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Fukushima operator aims to double visitors by Tokyo Olympics via The Citizen

Fukushima’s nuclear power operator is hoping to double the number of visitors to its tsunami-ravaged facilities by 2020, seeking to use the Olympic spotlight to clean up the region’s image.

A massive undersea earthquake on March 11, 2011 sent a tsunami barrelling into Japan’s northeast coast, leaving more than 18,000 people dead or missing and sparking the Fukushima crisis, the worst nuclear accident since Chernobyl in 1986.

Initially, visitors to Fukushima Daiichi Nuclear Power plant were strictly limited to a handful of nuclear experts, lawmakers, government officials and selected media.

Visitor numbers have gradually increased as levels of radiation in most of the compound have dropped low enough to allow workers to operate without special protective equipment.


The number of visitors for the fiscal year to March last year rose to around 10,000 — a figure the operator aims to double to 20,000 in 2020 when Tokyo hosts the Summer Games, said Takahiro Kimoto, a TEPCO official.

“Our objective is not to send a message saying ‘It’s safe. It’s secure’,” Kimoto told AFP.

“It is more important for us to have people watch what’s really going on… without a prejudiced eye,” he said.


Decontamination work is under way inside the plant, with thousands of workers enjoying hot meals, taking showers and buying sweets at a convenience store.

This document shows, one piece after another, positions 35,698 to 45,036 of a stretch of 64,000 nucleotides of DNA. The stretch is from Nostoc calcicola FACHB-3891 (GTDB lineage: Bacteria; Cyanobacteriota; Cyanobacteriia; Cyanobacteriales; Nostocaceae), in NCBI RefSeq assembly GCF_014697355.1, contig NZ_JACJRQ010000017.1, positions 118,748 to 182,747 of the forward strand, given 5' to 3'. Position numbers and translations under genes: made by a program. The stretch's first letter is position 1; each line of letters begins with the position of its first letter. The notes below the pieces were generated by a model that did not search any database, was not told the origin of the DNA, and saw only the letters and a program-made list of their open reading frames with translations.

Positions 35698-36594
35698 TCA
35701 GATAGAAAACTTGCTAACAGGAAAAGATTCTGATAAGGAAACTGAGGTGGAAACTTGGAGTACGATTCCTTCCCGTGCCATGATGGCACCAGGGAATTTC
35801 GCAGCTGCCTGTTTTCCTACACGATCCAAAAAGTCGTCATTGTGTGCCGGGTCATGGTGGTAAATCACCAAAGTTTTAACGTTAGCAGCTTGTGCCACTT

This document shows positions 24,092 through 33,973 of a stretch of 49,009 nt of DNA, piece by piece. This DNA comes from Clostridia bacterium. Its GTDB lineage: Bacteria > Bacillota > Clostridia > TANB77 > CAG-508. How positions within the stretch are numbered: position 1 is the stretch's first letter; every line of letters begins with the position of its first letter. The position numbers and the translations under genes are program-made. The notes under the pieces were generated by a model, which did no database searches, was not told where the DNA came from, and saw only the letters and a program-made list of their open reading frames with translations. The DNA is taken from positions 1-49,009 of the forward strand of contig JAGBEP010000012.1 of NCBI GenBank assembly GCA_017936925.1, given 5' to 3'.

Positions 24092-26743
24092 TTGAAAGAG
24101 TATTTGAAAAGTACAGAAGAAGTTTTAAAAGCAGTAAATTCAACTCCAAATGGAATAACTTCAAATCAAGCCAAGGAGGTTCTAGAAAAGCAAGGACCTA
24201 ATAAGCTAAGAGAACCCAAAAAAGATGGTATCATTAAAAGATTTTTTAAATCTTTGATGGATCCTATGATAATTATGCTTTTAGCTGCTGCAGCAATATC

However, levels of radiation in areas around the three melted-down reactors remain extremely high, hampering the plant’s decommissioning process, which is expected to take decades.

The scars of the catastrophe remain visible — steel frames are gnarled and walls are missing, ripped off by the tsunami and hydrogen explosions.


“We have to lower radiation exposure to workers, but this prevents them from working for a long time up there,” Hirose said.

“We want them to work under strictly controlled exposure plans. That’s the big difference from working conditions at ordinary sites,” he said.

The total costs for decommissioning, decontamination and compensation are estimated to reach 21.5 trillion yen ($194 billion) and TEPCO aims to dismantle the plant in three to four decades.

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  1. yukimiyamotodepaul says

    I am highly disturbed by the statements quoted here:

    “Our objective is not to send a message saying ‘It’s safe. It’s secure’,” Kimoto told AFP. “It is more important for us to have people watch what’s really going on… without a prejudiced eye,” he said.

    Even though they were not explicitly promoting the safety and security of the crippled facility, if they invite people to come to “watch what’s really going on,” the message is clear, isn’t it? –it is “safe” and “secure” enough to have people come over…?

    And perhaps it is even worse that they are not making an explicit statement that it is safe and secure, so that any “unforeseeable” harms will be visitors’ responsibility!

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